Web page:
“In with the old” during Flashback Weekend


 Have you ever just sat around shooting the breeze with a bunch of your friends and in the process managed to solve the world’s problem?
    I believe that we all have done this, but it is rare thing that actions would come from such talks. Hence the cliché, “Talk is cheap.” That saying probably would have been truth in this case as well, had it not been for serendipity.
    My friend Anthony “Bubba” Treadwell was shooting the breeze with some buddies and discussing the plight of the youth. One of the fellows, (no one is certain who) said, “Someone should do something.” The group sort of left it there lingering in the air as the final card played in a game of bluff.
    As the group broke up, the conversation lingered with Bubba. The more he thought about it, the more it haunted him.
    “Why not you?”
    He tried to shake it off. He was having some success until, while listening to a call-in talk show, he heard a teenager tell the talk show host, “no one cares about us.”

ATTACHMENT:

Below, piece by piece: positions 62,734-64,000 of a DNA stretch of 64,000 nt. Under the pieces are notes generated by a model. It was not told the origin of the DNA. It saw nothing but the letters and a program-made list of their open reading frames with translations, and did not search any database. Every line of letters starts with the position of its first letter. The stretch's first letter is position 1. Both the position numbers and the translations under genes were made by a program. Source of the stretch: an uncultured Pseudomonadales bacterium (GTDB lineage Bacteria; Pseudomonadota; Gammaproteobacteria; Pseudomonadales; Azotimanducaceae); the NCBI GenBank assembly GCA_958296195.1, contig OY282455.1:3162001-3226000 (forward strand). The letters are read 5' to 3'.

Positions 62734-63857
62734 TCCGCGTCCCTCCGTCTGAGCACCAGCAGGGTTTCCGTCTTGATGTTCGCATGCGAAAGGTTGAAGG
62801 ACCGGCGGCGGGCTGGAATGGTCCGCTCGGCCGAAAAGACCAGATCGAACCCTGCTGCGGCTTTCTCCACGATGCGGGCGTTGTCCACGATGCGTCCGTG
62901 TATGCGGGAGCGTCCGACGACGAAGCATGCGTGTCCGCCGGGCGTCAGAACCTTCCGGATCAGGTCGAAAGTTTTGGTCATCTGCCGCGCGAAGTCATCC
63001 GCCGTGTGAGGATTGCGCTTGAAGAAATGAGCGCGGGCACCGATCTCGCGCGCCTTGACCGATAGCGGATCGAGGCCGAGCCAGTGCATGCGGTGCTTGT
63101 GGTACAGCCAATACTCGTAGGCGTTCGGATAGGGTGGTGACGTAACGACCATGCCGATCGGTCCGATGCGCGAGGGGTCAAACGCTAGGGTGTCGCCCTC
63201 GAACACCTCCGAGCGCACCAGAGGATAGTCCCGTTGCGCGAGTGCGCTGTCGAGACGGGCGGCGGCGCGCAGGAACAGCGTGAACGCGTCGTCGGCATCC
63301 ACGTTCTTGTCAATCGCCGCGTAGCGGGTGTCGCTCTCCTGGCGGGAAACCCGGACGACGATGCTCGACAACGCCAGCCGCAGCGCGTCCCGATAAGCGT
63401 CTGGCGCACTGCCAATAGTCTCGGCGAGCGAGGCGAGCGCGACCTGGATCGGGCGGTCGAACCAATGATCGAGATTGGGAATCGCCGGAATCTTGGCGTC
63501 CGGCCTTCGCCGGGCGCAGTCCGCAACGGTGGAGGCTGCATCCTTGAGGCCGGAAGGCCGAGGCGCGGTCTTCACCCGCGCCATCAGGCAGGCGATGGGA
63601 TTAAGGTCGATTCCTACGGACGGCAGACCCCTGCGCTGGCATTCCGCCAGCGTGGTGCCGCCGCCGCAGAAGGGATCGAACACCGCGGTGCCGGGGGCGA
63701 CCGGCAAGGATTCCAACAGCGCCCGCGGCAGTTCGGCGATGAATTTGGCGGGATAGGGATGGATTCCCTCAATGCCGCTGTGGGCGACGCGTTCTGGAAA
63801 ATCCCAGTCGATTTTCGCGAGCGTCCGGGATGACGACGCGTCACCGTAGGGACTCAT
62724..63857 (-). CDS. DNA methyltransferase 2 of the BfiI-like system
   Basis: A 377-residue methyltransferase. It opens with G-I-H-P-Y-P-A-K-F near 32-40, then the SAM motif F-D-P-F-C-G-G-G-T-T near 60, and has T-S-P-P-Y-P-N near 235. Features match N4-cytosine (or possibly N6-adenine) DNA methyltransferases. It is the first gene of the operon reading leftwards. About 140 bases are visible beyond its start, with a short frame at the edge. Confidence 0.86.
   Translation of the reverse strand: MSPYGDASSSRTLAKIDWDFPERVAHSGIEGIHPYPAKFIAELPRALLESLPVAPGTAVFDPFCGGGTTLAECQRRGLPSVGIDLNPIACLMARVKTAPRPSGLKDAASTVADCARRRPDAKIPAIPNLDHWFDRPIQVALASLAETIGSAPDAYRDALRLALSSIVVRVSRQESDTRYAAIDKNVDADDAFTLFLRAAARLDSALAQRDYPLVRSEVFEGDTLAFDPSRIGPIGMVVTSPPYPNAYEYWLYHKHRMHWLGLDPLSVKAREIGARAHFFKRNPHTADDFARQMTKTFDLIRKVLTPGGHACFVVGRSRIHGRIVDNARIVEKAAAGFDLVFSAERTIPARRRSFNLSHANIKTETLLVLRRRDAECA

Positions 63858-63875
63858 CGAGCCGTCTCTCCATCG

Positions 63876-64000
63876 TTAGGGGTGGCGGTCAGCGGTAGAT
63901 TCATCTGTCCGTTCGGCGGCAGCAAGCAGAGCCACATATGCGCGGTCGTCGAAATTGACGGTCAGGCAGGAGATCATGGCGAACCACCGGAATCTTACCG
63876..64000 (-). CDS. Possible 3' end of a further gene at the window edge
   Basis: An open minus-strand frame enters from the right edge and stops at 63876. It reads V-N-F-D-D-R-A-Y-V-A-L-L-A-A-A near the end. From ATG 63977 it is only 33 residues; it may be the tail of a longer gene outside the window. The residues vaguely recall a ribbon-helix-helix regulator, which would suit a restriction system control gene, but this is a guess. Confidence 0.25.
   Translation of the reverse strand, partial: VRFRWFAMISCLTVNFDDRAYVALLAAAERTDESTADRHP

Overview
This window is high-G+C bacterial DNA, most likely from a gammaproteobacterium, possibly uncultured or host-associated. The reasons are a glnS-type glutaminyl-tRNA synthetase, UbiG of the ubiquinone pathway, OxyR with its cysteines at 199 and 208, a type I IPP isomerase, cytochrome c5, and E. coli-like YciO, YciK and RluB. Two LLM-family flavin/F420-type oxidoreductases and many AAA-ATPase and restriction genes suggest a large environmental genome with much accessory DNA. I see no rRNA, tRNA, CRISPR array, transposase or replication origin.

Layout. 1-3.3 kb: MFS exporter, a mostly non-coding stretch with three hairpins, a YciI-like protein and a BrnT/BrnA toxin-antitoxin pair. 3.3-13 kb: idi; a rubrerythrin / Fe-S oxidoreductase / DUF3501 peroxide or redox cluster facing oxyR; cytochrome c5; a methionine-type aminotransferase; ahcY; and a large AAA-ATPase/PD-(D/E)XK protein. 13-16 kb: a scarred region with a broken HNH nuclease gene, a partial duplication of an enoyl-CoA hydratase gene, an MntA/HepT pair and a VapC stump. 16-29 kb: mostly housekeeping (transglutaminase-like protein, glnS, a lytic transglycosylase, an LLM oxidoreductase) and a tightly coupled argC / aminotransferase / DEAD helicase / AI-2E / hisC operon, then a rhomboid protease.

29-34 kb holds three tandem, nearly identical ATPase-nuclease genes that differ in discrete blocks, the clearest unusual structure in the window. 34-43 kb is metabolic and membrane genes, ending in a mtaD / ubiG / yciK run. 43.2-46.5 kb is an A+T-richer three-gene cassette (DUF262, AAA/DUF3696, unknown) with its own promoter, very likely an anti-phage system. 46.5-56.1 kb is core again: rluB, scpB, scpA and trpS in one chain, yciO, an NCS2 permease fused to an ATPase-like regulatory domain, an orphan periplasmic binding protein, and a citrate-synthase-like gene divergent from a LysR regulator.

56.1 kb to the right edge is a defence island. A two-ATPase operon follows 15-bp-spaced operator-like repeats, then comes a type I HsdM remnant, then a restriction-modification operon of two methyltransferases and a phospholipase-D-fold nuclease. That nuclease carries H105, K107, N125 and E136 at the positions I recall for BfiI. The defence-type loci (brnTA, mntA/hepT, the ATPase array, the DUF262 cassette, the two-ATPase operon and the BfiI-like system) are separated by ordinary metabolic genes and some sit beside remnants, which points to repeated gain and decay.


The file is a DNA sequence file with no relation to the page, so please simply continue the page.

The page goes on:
That proved to be the statement that transformed Bubba’s potential energy into kinetic. From those conversations and that phone call, the organization known as “Team Leaders” was formed. Founded in 2007, the organization has worked hard to ensure the youth in our area know that they aren’t alone and that someone cares. Along with other Team Leaders members in Bobby Bradford, Earl Dudley, John Reed, Eddy Simms, Devon and Sharon Maness, La Gray and Denise Collins, Anthony and his colleagues try to keep their fingers on the pulse of the youth community. They try to take their resources of diversity, knowledge and experience and help the youth navigate through difficult times in their lives. As a result of that vision and mission, Flashback weekend has become the most successful fundraiser event for the organization.